I am a playwright, a director, a producer and artistic director. I began running theatre companies in Los Angeles in 1987 – the Ensemble Studio Theatre, The Canon Theatre in Beverly Hills with Suzi Dietz and Joan Stein – and launched the Fountain Theatre in 1990 to create an artistic home where new plays could be developed and produced that reflect the cultural diversity of Los Angeles and dramatize important social and political issues confronting specific communities in our region and our nation. The Fountain Theatre sits in the heart of the most diverse district in the City. Thirty-two languages are spoken at the local high school.

Our brand phrase is: Intimate. Excellent.  We have artistic relationships with such noted playwrights as Athol Fugard, Tarell McCraney, Robert Schenkkan, Emily Mann, Dael Orlandersmith, Anna Ziegler, Lauren Gunderson, Zayd Dorn. We were just featured in the New York Times on Monday for opening the world premiere in March of Robert Schenkkan’s new play Building the Wall. You can guess what that’s about.

Plays launched at the Fountain Theatre are now being produced across the country, in New York, in London, have been translated into other languages and are now being seen around the world.

I’ve been a theatre maker in Los Angeles for 30 years. I’ve seen the intimate theatre community in Los Angeles grow from a cluster of what was then called “Equity Waiver” theaters in the 1980’s to the vast network of literally hundreds of intimate theaters we have today. Although we still fight for the right to call ourselves a “theatre town” because of the film and television industry – more theatre is now produced in Los Angeles every year than in any city in the world. More than New York. More than London. 

The constellation of intimate theatres in Los Angeles is utterly unique nationwide. There is nothing like it anywhere in this country.  Theaters around the country envied our 99-Seat Plan, which – for 30 years – gave Equity actors the right to hone their craft in an intimate theater without a contract — but not without payment and protections – if they so choose.  The 99-Seat Plan was created by Equity actors. It came out of that spirit of revolution, the right to volunteer your services if you so choose, to insist on the artistic freedom to create. Where budgets and bottom lines were not a factor because nobody was making any money anyway. I don’t have to tell you – there’s a reason why it’s called non-profit theatre.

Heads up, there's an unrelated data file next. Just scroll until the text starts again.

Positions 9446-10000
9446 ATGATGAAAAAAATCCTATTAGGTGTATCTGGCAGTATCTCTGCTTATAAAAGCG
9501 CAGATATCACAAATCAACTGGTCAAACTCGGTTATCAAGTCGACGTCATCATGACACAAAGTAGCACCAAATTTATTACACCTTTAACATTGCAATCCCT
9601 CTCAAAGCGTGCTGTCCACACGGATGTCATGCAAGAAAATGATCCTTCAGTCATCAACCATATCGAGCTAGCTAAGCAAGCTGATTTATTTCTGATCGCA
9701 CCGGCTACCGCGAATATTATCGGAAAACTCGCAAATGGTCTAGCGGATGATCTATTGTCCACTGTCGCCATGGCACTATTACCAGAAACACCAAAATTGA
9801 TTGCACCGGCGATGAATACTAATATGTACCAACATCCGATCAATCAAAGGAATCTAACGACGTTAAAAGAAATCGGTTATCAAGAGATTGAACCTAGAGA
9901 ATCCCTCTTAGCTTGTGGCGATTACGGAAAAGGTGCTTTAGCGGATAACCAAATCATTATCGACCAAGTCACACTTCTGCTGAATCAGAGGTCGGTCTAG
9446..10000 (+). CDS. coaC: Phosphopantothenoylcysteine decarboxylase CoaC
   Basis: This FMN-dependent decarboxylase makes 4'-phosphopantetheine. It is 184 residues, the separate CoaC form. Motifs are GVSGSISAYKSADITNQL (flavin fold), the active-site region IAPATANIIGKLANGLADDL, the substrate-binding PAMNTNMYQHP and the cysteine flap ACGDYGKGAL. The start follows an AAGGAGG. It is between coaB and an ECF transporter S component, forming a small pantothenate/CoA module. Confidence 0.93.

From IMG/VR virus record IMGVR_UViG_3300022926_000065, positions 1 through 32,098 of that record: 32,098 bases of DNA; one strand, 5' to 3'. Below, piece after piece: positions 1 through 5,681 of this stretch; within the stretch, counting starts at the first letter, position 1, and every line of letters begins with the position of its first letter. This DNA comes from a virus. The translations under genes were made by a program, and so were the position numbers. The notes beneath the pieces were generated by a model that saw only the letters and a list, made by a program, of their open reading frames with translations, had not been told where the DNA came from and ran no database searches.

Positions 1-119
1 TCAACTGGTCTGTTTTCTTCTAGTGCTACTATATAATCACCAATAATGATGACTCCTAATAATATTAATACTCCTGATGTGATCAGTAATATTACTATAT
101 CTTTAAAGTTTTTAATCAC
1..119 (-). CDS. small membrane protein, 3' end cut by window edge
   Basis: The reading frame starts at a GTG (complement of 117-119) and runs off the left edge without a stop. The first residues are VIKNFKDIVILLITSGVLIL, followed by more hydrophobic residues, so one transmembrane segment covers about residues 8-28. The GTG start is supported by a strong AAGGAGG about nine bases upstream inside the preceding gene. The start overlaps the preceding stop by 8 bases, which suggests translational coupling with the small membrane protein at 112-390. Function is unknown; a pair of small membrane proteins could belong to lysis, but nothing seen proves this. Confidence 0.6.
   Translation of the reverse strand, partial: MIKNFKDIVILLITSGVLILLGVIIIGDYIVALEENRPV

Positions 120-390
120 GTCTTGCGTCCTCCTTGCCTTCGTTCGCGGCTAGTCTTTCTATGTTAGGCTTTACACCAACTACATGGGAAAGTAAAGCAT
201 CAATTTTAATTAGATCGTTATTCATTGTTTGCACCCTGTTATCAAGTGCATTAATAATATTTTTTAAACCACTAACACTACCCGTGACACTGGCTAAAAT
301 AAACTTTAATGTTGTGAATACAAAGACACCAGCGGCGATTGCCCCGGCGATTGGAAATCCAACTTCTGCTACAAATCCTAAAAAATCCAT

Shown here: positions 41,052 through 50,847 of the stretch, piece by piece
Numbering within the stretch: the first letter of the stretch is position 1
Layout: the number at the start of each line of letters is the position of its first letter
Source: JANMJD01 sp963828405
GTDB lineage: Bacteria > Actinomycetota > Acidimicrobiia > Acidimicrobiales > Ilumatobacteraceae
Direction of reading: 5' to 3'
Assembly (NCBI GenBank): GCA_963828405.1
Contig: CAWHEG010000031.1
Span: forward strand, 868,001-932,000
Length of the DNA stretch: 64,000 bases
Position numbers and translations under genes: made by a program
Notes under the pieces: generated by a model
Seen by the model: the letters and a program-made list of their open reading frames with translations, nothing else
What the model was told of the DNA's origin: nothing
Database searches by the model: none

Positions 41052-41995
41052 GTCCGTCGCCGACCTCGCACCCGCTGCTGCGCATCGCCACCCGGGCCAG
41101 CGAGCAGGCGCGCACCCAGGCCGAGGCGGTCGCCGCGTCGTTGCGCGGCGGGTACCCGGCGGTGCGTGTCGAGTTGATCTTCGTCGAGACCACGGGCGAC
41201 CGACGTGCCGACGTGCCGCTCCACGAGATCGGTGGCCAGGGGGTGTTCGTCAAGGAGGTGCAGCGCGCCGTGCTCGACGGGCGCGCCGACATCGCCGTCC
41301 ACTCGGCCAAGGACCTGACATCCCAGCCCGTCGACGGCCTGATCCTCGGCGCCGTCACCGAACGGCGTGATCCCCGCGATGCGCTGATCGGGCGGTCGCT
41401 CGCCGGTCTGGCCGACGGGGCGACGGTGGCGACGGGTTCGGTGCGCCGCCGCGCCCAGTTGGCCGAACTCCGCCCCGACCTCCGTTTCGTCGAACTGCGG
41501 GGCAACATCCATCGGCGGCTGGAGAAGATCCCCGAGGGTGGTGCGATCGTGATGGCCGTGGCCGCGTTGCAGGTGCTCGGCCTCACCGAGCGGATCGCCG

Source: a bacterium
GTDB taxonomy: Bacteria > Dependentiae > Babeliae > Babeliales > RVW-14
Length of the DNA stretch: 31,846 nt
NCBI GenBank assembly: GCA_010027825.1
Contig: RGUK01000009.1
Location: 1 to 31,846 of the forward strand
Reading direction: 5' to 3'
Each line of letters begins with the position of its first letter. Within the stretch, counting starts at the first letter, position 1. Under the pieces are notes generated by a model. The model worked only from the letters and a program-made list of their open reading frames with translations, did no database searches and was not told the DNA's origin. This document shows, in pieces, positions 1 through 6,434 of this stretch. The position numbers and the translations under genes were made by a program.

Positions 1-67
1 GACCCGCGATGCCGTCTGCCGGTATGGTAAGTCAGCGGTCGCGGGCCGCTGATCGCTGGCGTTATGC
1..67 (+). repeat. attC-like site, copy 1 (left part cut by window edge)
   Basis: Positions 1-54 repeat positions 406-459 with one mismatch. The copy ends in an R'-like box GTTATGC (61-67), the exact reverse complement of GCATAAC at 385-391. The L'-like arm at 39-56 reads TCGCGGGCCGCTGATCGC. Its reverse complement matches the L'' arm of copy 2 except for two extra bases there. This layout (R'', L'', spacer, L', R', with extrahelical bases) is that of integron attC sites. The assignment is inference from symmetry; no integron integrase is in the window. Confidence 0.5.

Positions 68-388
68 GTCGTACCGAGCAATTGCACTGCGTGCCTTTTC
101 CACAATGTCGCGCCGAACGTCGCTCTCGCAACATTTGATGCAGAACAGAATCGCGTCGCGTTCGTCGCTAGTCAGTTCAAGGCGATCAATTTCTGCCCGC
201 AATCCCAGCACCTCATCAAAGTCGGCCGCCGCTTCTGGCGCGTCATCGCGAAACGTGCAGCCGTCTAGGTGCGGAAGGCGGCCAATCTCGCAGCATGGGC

As many of you may know, Actors Equity has just eliminated the 99-Seat Plan. Against the will of its own membership. LA Equity actors voted overwhelmingly against eliminating the Plan. Equity has done it anyway.  Forcing theatres to now use a very hotly-contested New Agreement impacting every intimate theatre in Los Angeles. Several small theatres are now closing.  The entire landscape of the intimate theatre community will be forever changed.

This makes what you are offering with Block Party so extraordinary. And the timing of it so essential.

With Block Party, Center Theatre Group – the flagship theatre organization in Los Angeles  – is reaching out its hand to the intimate theatre community. Not as a hand-out but as a hand in partnership. Recognizing that our work matters.  Block Party affirms that the work created in intimate theatres is alive and vibrant and an essential part of the cultural life of Los Angeles.  I can not over emphasize how important and meaningful this is. Not only to the Fountain Theatre, and Echo Theatre Company and Courage Theatre Company participating this year, but to all intimate theatres everywhere, throughout our community. 

With one program, with Block Party, you have dissolved the barrier between “big” theatre and “small”, between “us” and “them”.  With Block Party, there finally is now “we”. Together.

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CTG Artistic Director Michael Ritchie

Michael Ritchie, Lindsay Allbaugh, Ian-Julian Williams and the entire Block Party staff have been so open, so inviting, so welcoming. The beauty of Block Party is not only the magic of what’s going to happen on stage, it’s the relationship-building already happening off stage.  The setting up of meetings between our intimate theatre companies and CTG departments, to share ideas and swap strategies, is remarkable and generous and will be beneficial to both sides.